Yesterday I drove through the state of Idaho. After dropping Grant off at college, Ken and I followed our Google-Maps directions as carefully as we could, working our way across wide-open spaces crisscrossed by highways. Considering neither of us had ever made the trip before, we did pretty well until we got a little off track in Twin Falls, where we had to ask directions from the lone worker at the Reeder Flying Service (airport). “Just go back across the canal, turn left at the first intersection,” she said flatly, “then drive about five miles, and you’ll catch 93.”
Canal? Was there a canal? I’d been trying my best to appreciate the endless bucolic scenery, but I’m a city girl, and honestly I didn’t even notice a canal. Intersection? Why yes, two roads did cross but without even a stop sign to mark said junction. Nonetheless, we gulped, crossed our fingers, and turned down the long road, which started out as more gravel than pavement. We hoped we were on the right path but saw virtually no road signs to reassure us. My friends will tell you I like a good adventure, but wasting time backtracking on a 14-hour drive is not my idea of a good time.
We finally did catch Route 93, although for a long stretch it didn't have a sign posted either. For some reason, no one we knew had ever mentioned this two-lane highway was not just a short connecting route. No, we would stay on this lonely road for a couple hours before we'd have the comfort of seeing signs for I-80. Never in my life have I been so happy to approach Wells, Nevada, a virtual spit in the road.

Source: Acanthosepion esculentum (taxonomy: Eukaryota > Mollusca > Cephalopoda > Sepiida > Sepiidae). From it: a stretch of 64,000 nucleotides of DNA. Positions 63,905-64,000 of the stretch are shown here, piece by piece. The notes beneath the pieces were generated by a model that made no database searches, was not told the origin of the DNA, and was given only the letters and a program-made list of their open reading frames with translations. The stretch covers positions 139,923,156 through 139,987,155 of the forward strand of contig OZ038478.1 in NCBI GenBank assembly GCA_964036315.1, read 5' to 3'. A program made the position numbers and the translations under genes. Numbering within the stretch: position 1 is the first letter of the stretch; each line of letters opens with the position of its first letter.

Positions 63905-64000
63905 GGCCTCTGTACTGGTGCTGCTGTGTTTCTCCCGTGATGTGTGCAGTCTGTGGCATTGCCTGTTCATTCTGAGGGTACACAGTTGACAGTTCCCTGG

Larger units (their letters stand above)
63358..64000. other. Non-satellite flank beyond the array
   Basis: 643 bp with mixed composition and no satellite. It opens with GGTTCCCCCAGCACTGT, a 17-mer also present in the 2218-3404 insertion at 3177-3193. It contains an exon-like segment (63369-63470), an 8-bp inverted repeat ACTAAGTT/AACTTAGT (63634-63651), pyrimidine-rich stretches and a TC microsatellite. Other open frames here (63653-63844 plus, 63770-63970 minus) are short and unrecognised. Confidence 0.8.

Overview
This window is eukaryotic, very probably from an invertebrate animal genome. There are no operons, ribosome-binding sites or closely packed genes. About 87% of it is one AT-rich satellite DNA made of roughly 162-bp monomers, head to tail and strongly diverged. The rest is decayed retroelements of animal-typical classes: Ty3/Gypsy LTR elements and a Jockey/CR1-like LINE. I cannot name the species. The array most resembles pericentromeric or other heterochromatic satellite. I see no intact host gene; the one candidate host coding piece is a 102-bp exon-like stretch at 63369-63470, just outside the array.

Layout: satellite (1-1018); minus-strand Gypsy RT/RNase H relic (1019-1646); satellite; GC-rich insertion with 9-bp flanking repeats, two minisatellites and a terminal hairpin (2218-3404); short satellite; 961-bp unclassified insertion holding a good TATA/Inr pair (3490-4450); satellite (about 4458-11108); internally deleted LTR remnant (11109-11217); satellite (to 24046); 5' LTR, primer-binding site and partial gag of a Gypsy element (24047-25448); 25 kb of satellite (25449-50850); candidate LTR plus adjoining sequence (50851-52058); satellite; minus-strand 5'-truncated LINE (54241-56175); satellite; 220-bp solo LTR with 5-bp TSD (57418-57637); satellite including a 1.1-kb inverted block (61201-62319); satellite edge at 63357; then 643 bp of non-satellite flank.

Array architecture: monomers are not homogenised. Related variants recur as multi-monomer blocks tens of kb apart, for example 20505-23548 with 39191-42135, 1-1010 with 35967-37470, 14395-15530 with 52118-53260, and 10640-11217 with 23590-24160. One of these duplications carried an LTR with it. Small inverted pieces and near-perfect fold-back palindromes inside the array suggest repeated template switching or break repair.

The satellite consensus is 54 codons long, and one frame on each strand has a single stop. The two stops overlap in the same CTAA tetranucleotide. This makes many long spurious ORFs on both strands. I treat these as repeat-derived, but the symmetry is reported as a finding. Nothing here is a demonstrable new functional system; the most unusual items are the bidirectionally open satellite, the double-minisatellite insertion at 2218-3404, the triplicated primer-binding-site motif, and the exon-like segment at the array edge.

I have a new respect for country folks; they have more faith than I do. They seem to be comfortable navigating across open territory by just paying attention to the land with very few signs to guide them. I, on the other hand, was raised in L.A. and came to rely heavily on an overabundance of road signs and other markers.
Today I turned fifty years old, and I’m heading into a new phase of life that appears much less predictable than the first half. Our oldest child just got married and headed off to graduate school; we helped two other children get settled at their respective universities; another is serving out of the country. So, we’re down to just one child at home, and I’m not exactly sure what I should be doing with my extra time. It’s not that I don’t have things I want to do; it’s just that in the past I’ve known better what I should do. Unlike my children, I don’t have a set of textbooks to tackle or classes to attend; instead, I have freedom to pursue whatever I choose. Sure, I have a sense of which direction to go, but I worry a little about wasting time meandering down “gravel roads” leading nowhere in particular, especially since the next decades, I’m told, will fly by very quickly. I realize this uncertainty is also part of the excitement, so I only ask one thing: just give me a sign!